Stoke City 1, Albion 1

Once the dust settles on Albion's debut season in the Premier League, there will be 'if only' moments and matches to reflect upon.

And an almighty great, late escape in the dying stages at Stoke which could well be pinpointed as hugely significant in securing survival.

The bewildering flurry of activity in Albion's penalty area left a stunned Stoke wondering how they had not snatched an undeserved victory and the Seagulls grateful for preserving a point from a performance which warranted all three.

It ranked alongside the unfortunate defeat at Old Trafford as their best of the season away from the Amex.

To have come away with nothing would have been a travesty which would have provoked a different looking bottom half of the table and a different feel in the dressing room than one buoyed by a four-match unbeaten run in all competitions.

Especially as it could have been due to the softest of penalty decisions or, even worse, a final blow of conceding yet again from a corner.

That was the fate awaiting Chris Hughton's side when referee Bobby Madley pointed to the spot for a supposed shove on substitute Jese by the outstanding Dale Stephens.

An ensuing squabble between the bitching Spaniard and fellow replacement Charlie Adam over who should take the spot-kick hinted at a disunity alien to Hughton's tight-knit group.

The Argus: They celebrated in unison (above) when Mathew Ryan dived to his right to keep out Adam's penalty. The lumbering Scot seemed sure to convert the rebound until Lewis Dunk appeared from nowhere behind him with a rescuing challenge.

It did not end there. Ryan was equal to Adam's audacious attempt to score direct from the resulting corner, driven in low to the near post. From the next corner, Mame Diouf's angled header was nodded off the line by Anthony Knockaert, introduced by Hughton just a few minutes earlier.

Albion are entitled to feel justice was done. It was never a penalty, certainly nothing to compare with the blatant one they were denied in the draw between the teams at the Amex earlier in the season, when Ryan Shawcross brought down Glenn Murray.

Fortune favoured them after that, not with Ryan's save but Dunk's last-ditch tackle on Adam and Knockaert's clearance.

Closer scrutiny suggested Dunk's challenge could have resulted in another penalty and a red card. He made more contact with Adam than the ball, which rolled behind via his hand.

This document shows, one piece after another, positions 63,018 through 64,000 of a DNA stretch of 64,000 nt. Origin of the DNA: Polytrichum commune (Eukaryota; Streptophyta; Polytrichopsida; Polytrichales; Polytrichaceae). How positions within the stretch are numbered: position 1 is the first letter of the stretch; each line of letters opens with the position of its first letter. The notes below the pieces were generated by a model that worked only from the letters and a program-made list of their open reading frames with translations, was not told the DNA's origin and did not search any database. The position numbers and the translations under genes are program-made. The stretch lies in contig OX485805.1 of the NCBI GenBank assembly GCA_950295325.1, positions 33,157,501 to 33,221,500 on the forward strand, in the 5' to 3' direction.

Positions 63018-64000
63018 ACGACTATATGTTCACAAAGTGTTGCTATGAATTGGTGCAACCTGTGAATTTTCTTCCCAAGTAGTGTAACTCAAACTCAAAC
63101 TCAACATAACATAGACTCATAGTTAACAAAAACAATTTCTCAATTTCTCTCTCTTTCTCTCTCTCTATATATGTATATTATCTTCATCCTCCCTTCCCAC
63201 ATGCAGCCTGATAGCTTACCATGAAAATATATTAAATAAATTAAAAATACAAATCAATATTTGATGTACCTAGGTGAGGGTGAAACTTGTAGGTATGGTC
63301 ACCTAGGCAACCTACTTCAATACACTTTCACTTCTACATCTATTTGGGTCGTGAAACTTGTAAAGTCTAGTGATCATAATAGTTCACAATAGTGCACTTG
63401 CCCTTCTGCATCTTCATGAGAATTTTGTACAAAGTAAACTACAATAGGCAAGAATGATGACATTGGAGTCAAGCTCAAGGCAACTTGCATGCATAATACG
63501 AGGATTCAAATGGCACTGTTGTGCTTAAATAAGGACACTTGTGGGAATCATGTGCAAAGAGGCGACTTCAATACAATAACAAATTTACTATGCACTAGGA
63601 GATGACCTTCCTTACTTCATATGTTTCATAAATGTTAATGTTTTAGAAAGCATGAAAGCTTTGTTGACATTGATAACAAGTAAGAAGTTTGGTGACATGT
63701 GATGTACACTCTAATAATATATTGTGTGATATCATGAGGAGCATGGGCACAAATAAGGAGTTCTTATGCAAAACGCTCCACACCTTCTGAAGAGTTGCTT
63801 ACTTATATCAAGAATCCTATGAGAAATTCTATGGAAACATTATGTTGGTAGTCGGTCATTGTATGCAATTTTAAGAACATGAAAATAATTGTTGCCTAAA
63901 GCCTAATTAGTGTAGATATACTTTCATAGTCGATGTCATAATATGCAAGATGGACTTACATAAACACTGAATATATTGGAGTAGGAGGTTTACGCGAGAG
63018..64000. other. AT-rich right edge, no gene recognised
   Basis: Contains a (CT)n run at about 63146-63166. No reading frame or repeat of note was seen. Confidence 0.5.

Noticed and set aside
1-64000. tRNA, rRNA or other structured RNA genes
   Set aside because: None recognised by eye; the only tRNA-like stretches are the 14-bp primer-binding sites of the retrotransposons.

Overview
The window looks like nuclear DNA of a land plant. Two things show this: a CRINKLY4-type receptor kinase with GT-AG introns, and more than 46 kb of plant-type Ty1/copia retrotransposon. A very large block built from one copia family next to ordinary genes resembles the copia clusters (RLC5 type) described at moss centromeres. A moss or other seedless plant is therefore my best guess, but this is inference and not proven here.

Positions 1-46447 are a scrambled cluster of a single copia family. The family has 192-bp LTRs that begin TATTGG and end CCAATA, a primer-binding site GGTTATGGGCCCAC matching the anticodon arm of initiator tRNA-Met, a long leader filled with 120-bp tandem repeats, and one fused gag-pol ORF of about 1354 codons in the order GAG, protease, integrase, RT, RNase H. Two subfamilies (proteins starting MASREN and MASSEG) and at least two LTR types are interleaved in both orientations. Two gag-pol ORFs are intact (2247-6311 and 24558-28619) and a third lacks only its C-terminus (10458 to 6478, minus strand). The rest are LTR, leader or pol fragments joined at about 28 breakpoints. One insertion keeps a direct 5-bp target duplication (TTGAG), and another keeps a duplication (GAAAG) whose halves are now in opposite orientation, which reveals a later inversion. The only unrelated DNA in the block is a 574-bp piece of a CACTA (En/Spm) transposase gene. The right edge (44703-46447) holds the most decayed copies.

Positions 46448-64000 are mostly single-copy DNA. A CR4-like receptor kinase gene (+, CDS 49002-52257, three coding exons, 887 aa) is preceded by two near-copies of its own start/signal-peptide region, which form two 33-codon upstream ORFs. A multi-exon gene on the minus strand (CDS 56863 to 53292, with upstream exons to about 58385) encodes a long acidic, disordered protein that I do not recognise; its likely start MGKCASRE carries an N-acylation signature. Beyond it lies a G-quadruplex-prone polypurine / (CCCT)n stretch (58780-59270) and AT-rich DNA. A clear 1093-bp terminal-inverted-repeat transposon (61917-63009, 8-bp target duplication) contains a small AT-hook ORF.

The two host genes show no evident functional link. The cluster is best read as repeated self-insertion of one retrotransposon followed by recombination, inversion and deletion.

Goal-line technology also revealed the ball was halfway across the line from Diouf's header when Knockaert intervened. Staying up or going down threatens to be determined by slender margins, such is the tight and congested nature of the relegation fight.

The breathless chain of events at the finish disguised a cold reality for Stoke. Only they resembled plausible relegation candidates.

Albion, ahead via another wonderful goal from Jose Izquierdo, comfortably had their measure until the richly talented Xherdan Shaqiri equalised midway through the second half. If the diminutive Swiss winger becomes sidelined, Stoke will almost certainly be done for.

The squad assembled by Hughton (below right) is less dependent on individuals than the collective, although the inconsistent Izquierdo is certainly flourishing now.

The Argus: The Colombian troubled Stoke throughout with his pace, directness and finishing power. Shots early on and deep into the second half stung the fingers of Jack Butland along with his sublime breakthrough.

First time passing exchanges with Solly March, then the deft-footed Stephens, ripped through Stoke's suspect defences. A well-placed shot beyond Butland for completion, in its own way it was a goal every bit as good, if not better, than Izquierdo's wonder strike in the previous match against West Ham.

The fixture had been billed as Stoke's biggest for a decade, but Albion were so comfortable in the first half there was nothing for the notoriously vocal home supporters to shout about.

Stoke, short of ideas and ponderous, improved for a change in formation by Paul Lambert, prompted by the half-time withdrawal of the struggling Darren Fletcher and arrival of the painfully goal-shy Saido Berahino.

The Argus: Albion remained a threat throughout with their crisp counter-attacking. The only flaw in their performance was failing to capitalise on opportunities to either extend or regain the lead. Davy Propper (above) was the guiltiest with a header over from Pascal Gross's inviting cross at 1-0.

Hughton, asked to recall a better away display, said: "Probably this and Manchester United. I thought we were excellent at United, should have got something. It was a deflected goal and the fact it was United, but I thought overall we were very good.

"I thought we were better than at Swansea and at West Ham (wins) but it's about goals and relieving that little bit of pressure on yourselves."

Amid all the late drama, Ryan's awareness in defying Adam from the corner which followed his penalty save was almost forgotten. Not by Hughton.

He said: "There are probably two people that can do that, Charlie meant it. The other one is Shelvey. I think the second one is as good a save, particularly because the emotions at that stage are all over the place."

The final verdict on a crucial quartet of games against fellow strugglers now rests on the result against a resurgent Swansea at the Amex after a likely debut in the FA Cup against Coventry for record signing Jurgen Locadia, an unused substitute in Staffordshire.

A haul of eight points by beating the Welshmen to conclude the sequence against Southampton, West Ham and Stoke will represent a big step towards safety. Six will be acceptable - depriving others ground gaining victories - five will feel wasteful.